How Can We Support Adolescents Amid Pandemic Spikes in Suicide Risk?

During the 2021-22 school year, children and adolescents regained some sense of normalcy as in-person learning and extracurricular activities resumed. However, we should not assume that the return to school has translated to a return to pre-pandemic levels of well-being. As clinical psychologists and researchers focused on adolescent depression and suicide, we have witnessed firsthand the rise in suicidal thoughts and behaviors that a number of teens have experienced in the wake of the pandemic. Below, we will discuss recent data from our research that illuminates this issue.

In our work focused on school-based depression prevention, we have students complete screenings for depression and then conduct a diagnostic interview. We have been struck by the number of adolescents who reported more significant clinical concerns this year. In the 2020-21 academic year when students had virtual or hybrid learning, 3.33% of adolescents reported having serious thoughts of wanting to kill themselves or that they made a suicide attempt in the past year. In the 2021-22 academic year, that rate was 7.7%—meaning the rate of serious suicidal risk more than doubled.

Of note, the 2021-22 interviews coincided with the surge of the COVID-19 omicron variant, a time of increased stress.

While we recognize this is one data point, the observed increase in suicide risk is alarming. School counselors and administrators echoed this increase in the interviews we conducted as part of this same study. One school counselor commented, “I think we have done more suicide risk assessments this year than the past 5 years combined…Every day I was doing at least one, if not more, and I'm one person.” 

What factors may be contributing to this increase?

We cannot pinpoint the cause of this increased risk for suicide, but our data suggest there are likely substantial, emerging repercussions of the COVID-19 pandemic. Some potential reasons for these changing trends might be related to transitions that have occurred during the pandemic and the overall length and cumulative impact. For example, there are many benefits to the return to in-person learning, but there is likely a subset of students for whom the transition back to school reintroduced stressors (e.g., academic demands, face-to-face social interactions) that surpassed their coping capacities at the time.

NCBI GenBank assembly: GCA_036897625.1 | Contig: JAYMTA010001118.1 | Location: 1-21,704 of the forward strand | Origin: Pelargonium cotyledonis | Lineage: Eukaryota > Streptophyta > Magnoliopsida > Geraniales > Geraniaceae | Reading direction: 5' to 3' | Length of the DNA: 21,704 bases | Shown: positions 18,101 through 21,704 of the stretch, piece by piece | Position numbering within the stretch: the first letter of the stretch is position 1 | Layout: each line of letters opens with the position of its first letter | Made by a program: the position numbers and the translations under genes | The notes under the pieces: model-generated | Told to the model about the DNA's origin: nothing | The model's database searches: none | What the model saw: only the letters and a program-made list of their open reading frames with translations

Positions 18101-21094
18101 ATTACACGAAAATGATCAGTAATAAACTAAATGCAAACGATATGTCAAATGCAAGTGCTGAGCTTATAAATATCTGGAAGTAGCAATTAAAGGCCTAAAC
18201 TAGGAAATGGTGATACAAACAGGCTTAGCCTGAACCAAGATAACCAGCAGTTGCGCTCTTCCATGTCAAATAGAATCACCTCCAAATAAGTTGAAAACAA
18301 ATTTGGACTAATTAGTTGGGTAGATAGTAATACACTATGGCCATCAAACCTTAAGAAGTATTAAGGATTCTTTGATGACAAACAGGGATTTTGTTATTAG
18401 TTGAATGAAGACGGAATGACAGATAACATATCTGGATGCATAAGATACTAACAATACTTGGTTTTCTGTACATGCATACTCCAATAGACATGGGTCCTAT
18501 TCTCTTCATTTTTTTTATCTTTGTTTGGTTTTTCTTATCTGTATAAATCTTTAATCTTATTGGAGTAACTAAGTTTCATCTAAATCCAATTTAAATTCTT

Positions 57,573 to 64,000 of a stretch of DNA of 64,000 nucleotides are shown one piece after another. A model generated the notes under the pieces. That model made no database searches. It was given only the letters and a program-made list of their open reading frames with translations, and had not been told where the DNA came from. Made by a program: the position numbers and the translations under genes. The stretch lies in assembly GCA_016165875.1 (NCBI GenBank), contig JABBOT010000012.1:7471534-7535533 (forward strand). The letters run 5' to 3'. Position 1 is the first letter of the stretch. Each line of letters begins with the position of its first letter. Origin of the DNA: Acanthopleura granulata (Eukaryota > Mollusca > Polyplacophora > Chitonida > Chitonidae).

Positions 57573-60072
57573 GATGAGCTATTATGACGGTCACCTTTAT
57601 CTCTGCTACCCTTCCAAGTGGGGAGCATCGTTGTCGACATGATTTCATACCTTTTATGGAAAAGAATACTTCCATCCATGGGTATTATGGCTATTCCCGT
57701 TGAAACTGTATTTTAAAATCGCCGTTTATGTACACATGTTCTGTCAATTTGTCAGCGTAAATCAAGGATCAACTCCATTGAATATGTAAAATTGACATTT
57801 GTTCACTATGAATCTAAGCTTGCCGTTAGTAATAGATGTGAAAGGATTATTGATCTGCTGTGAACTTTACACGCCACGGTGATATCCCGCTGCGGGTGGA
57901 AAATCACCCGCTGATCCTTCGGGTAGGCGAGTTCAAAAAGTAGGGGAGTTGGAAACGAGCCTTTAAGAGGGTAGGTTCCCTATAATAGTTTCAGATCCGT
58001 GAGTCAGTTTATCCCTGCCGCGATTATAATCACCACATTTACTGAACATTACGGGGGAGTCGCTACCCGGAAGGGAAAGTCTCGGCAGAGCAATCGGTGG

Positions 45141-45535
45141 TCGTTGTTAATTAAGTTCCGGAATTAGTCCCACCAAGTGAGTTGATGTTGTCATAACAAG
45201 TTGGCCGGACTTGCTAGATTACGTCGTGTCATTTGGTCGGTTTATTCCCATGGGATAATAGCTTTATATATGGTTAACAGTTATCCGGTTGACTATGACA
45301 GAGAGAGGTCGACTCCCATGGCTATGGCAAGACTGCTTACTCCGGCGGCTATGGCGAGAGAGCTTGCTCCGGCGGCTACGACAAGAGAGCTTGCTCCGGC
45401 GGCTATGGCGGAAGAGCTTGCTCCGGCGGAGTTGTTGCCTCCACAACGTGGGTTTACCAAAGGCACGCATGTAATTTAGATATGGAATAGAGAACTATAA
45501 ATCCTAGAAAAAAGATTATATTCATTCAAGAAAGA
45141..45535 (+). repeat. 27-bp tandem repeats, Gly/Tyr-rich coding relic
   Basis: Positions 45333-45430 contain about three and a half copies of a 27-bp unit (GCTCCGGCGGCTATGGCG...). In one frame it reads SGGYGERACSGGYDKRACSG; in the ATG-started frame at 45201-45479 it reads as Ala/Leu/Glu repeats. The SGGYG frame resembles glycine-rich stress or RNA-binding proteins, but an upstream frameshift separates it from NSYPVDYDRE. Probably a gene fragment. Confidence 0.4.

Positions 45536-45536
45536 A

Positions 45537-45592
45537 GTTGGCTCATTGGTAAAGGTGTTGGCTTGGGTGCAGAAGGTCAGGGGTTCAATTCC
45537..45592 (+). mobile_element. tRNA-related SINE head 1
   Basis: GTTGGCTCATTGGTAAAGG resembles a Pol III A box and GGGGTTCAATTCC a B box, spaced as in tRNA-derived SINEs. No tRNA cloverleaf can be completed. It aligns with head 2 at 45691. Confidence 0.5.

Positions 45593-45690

Additionally, the longer the pandemic continues, and the more uncertainty that brings, the more students may struggle. For instance, the omicron surge likely renewed COVID-related stress for many and may have thwarted students’ adjustment just as they were beginning to re-acclimate to academic and social demands.  

So, what can we do? 

We in mental health fields can partner with school personnel to ensure they have the resources needed to identify and address suicide risk. We can provide trainings, consultation, and access to evidence-based measures and interventions that can augment the suicide prevention efforts already happening in the school setting. 

Recently, several leading children’s health organizations, including the American Academy of Pediatrics, American Academy of Child and Adolescent Psychiatry, and Children’s Hospital Association, advocated for school-based mental health services, and President Biden reinforced this message in his State of the Union Address in March. School-based mental health services capitalize on the fact that youth spend much of their time at school and, therefore, it can be an ideal setting to increase access to evidence-based mental health services and maximize equitable mental health outcomes. These services can be provided by school personnel such as school psychologists, school counselors, or school social workers or by embedded licensed providers from community agencies. PolicyLab researchers in our Behavioral Health Portfolio have developed and evaluated school-based interventions, and several recently released a white paper describing innovative strategies implemented by states and municipalities in support of comprehensive behavioral health services in schools. To realize the full potential of school-based mental health services, changes in policy, as well as increases in funding and workforce expansion, will be required.

Additionally, we should consider ways to increase communication between primary care clinicians and school personnel. In pediatric primary care, screening for depression is often part of routine care and many depression screeners include questions about suicide risk. At the same time, many schools conduct their own suicide assessment and prevention efforts. It would be beneficial for primary care clinicians to share screening results with school personnel, and vice versa. 

With this information, school personnel, such as school counselors, could aid in monitoring these students and communicating with their caregivers, and health systems can help facilitate truly integrated care. For such collaboration to take place, it’s important to take into account Family Educational Rights and Privacy Act (FERPA) and Health Insurance Portability and Accountability Act (HIPAA) laws about what information can be shared between schools and health systems to facilitate cross-system communication.

The personal and public health crisis of youth suicide is not going away overnight. No one clinician, team or school can eradicate this crisis on their own. This means opportunities for collaborative efforts are key to reduce youth suicide risk. We are hopeful that the increased focus on youth mental health and the proposed policy solutions, including more school-based mental health programming, will help to mitigate suicide risk among children and adolescents. Capitalizing on the momentum around these issues will be critical for saving young lives.